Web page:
Anytime but the dead of winter is a great time to build a center-piece for your garden – a durable, eye-pleasing trellis!
Here are instructions to build a simple arched trellis that will be very strong as well as beautiful. You will leave this one in place all year around. It holds up to high winds – we know because we have had 70-75 mph winds several times during spring and fall tornado-like storms.
We added our trellises between two of our 4’x 8′ raised beds, but there are so many ways this can be done!
Building A Strong Trellis
Check the cattle panel sizes available in your area at the local Tractor Supply, Rural King, or farm store, etc. Ask for 36-38″ wide x 16′ long. This gives more than enough room to walk under, yet easy to reach beans, squash, or melons when you are ready to harvest.
What To Plant
Planting along the bottom of a trellis is perfect for squash, pole beans, and melon plants. As with any trellis, you will need to ‘help’ the plants up and onto the trellis for the first foot or so…just let the tendrils entwine the bottom rung or two and off they’ll go! They will flower better and bear more if given room and sunlight. Plant as many as you want, but thin leaving 6-8″ between pole bean and cucumber seedlings, and 9-12″ between squash or melon seedlings.
If you have the right soil for melons, these panels can be used to grow melons like cantaloupe or honeydew, but not watermelon.
The plants will naturally develop thicker stems to support the heavy fruit than if they lay on the ground. It will support all but the heavier of the squash varieties like the hubbards and pumpkins. Everything stays cleaner and leaves develop less fungus problems, although there will still be some.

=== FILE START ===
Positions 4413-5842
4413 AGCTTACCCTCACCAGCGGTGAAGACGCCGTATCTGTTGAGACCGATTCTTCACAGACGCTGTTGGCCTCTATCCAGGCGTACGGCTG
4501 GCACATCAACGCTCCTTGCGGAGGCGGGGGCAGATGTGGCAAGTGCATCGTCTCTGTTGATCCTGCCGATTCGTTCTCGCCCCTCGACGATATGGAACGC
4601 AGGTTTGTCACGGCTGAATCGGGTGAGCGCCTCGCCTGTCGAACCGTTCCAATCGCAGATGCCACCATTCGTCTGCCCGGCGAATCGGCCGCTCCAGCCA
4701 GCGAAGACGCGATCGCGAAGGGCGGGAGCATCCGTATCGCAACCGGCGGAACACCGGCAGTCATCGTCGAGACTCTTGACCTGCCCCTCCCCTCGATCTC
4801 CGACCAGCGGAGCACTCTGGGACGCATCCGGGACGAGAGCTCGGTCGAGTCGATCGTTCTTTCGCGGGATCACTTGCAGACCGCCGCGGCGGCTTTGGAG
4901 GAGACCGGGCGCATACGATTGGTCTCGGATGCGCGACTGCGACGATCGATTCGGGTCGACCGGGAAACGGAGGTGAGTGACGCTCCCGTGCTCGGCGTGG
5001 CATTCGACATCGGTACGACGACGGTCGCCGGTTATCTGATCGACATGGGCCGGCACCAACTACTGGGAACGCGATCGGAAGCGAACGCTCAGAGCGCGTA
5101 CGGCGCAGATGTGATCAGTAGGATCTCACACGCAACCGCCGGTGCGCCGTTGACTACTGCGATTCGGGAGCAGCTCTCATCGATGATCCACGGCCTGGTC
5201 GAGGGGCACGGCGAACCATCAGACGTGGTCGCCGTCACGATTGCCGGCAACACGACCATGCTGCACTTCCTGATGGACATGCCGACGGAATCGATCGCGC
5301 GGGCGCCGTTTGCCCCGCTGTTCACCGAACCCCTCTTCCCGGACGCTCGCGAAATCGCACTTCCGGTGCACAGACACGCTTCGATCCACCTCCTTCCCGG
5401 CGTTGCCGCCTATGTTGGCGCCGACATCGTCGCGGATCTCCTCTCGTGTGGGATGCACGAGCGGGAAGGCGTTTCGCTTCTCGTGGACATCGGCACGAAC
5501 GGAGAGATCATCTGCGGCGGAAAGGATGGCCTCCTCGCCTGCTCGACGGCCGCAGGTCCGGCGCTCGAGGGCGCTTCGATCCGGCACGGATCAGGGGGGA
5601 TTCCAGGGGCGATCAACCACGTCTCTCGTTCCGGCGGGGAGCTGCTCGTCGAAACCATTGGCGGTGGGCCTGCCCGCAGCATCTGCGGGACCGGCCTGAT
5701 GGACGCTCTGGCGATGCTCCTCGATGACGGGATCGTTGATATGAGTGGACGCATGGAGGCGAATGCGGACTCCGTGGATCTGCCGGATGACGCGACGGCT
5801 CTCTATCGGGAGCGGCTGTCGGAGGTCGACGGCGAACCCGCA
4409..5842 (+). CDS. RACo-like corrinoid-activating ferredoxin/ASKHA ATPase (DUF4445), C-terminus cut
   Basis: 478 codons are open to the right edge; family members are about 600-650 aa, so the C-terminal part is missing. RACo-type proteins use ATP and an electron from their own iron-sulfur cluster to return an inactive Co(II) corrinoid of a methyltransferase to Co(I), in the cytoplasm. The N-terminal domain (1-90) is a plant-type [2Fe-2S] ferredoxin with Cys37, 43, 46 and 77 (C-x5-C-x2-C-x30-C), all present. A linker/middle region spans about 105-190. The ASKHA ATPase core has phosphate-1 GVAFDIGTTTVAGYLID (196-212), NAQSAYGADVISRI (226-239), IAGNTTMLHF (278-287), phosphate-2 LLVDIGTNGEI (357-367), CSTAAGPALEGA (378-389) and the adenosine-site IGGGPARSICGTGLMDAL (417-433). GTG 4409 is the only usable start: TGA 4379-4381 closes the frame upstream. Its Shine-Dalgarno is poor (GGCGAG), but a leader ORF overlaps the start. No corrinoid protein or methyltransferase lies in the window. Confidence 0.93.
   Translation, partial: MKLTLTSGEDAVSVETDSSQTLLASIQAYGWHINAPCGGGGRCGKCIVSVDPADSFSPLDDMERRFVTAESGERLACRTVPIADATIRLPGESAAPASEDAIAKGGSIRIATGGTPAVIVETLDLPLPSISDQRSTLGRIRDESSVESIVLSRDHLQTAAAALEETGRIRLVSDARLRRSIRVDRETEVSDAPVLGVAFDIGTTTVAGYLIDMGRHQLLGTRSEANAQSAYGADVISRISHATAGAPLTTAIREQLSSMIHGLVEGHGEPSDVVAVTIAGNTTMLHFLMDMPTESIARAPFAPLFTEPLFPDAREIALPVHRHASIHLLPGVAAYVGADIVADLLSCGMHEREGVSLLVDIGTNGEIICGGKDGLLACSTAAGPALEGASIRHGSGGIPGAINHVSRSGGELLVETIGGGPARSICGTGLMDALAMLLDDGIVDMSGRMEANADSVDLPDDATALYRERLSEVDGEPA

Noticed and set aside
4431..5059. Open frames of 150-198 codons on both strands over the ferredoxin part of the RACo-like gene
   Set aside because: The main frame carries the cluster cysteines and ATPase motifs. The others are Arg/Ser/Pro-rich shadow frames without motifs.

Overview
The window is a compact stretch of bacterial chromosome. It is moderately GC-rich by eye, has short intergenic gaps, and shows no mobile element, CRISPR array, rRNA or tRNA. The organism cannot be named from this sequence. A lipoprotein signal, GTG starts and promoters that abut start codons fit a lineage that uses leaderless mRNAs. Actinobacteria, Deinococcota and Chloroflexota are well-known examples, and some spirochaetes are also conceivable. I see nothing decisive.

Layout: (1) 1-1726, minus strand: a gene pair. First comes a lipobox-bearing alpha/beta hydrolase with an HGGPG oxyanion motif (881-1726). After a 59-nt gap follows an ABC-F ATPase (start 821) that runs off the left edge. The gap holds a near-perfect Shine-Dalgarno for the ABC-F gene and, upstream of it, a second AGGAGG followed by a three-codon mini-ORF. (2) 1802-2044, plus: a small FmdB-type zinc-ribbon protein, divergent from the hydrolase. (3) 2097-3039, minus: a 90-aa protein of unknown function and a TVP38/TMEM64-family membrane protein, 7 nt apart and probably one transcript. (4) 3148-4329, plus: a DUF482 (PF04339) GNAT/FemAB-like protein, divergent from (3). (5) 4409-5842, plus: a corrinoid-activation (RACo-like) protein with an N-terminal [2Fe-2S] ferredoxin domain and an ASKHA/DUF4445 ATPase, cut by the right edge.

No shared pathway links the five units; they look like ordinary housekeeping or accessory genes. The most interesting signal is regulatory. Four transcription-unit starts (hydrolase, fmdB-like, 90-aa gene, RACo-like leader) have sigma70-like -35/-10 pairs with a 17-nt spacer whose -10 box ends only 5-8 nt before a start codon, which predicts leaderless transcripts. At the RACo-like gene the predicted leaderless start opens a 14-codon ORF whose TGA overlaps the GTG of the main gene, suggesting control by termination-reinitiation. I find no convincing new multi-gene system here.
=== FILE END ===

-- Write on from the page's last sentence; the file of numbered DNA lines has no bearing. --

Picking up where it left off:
Butternut squash (l.) can get 15-18″ if you let them (and still be perfect for roasting).
Developing buttercup squash (center) are so beautiful on the vine and on the plate!
Baby cucumbers (r.) are some of the prettiest things, and squash flowers attract pollinators every time!
Harvesting is usually at waist or eye level or above, except for cucumbers which don’t grow so tall. You can sit in a chair in the shade to pick your green beans if it suits your fancy! Over many years, my favorite is disease-resistant ‘Kentucky Wonder‘ pole bean.
You will need two people to install these safely. They are quite stiff and can poke you if it springs back when you arch it. Wear heavy gloves and thick jeans. One person on either end, walk together gently folding the panel. Do not push the ends together too hard, or it will bend the metal at the top and crease it. The 4′ x8′ boxes will hold it in place until you can fasten it permanently.
This can also be done without raised beds to arch between. An alternate way is to use sturdy, deep staking with 2 or 3 metal fence posts driven down 18″ and secured with heavy gauge wire.
Place the panels all the way down to the ground for stability. Use 3″ galvanized or exterior nails to fasten the panel to the box. Drive the nail in deeply and bend the head over the wire in several places all along the bottom.
Once there are vines (especially the giant leaves of squash like butternut and acorn) crawling up and over, they can catch wind like a sail. We get very strong winds from the west and southwest here most summers, so we put our panels arched so you can walk under them from east to west – the wind blows right through. The vines may take a bit of roughing up, but wind has never affected our crops.
These panel arbors should be pretty much carefree, and they will not rust. Ours are now 8 years old and still wonderfully strong!
Now, the foundation of your garden is in place. Later this summer, take time out for yourself; get a chair and rest in the shade of one of these leafy, cool arbors. Then watch the bees and hear their ‘hum’ as they work the flowers.
Enjoy the fruits of your labor! Literally.
“Now may He who supplies seed to the sower, and bread for food, supply and multiply the seed you have sown and increase the fruits of your righteousness…” ~2 Corinthians 9:10